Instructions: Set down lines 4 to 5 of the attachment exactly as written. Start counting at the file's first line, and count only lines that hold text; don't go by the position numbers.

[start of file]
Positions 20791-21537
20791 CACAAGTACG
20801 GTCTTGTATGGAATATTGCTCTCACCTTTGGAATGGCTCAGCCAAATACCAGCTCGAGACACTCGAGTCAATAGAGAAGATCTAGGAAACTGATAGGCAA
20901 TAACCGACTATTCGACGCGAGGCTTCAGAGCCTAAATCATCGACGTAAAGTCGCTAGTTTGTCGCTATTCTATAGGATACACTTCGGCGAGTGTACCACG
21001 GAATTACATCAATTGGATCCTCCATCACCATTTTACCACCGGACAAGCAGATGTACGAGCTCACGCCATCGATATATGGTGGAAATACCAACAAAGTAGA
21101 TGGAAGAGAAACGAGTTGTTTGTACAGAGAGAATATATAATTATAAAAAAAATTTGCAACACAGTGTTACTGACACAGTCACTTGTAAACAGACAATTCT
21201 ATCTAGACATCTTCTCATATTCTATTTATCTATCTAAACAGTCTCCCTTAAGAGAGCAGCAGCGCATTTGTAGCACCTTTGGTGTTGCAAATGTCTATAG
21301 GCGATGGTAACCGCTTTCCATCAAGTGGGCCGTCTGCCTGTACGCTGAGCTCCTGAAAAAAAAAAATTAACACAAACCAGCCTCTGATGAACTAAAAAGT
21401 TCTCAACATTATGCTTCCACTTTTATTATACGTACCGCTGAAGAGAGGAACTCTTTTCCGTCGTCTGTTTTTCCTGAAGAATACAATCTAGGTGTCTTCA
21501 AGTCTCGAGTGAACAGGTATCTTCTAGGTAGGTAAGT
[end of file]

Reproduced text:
20901 TAACCGACTATTCGACGCGAGGCTTCAGAGCCTAAATCATCGACGTAAAGTCGCTAGTTTGTCGCTATTCTATAGGATACACTTCGGCGAGTGTACCACG
21001 GAATTACATCAATTGGATCCTCCATCACCATTTTACCACCGGACAAGCAGATGTACGAGCTCACGCCATCGATATATGGTGGAAATACCAACAAAGTAGA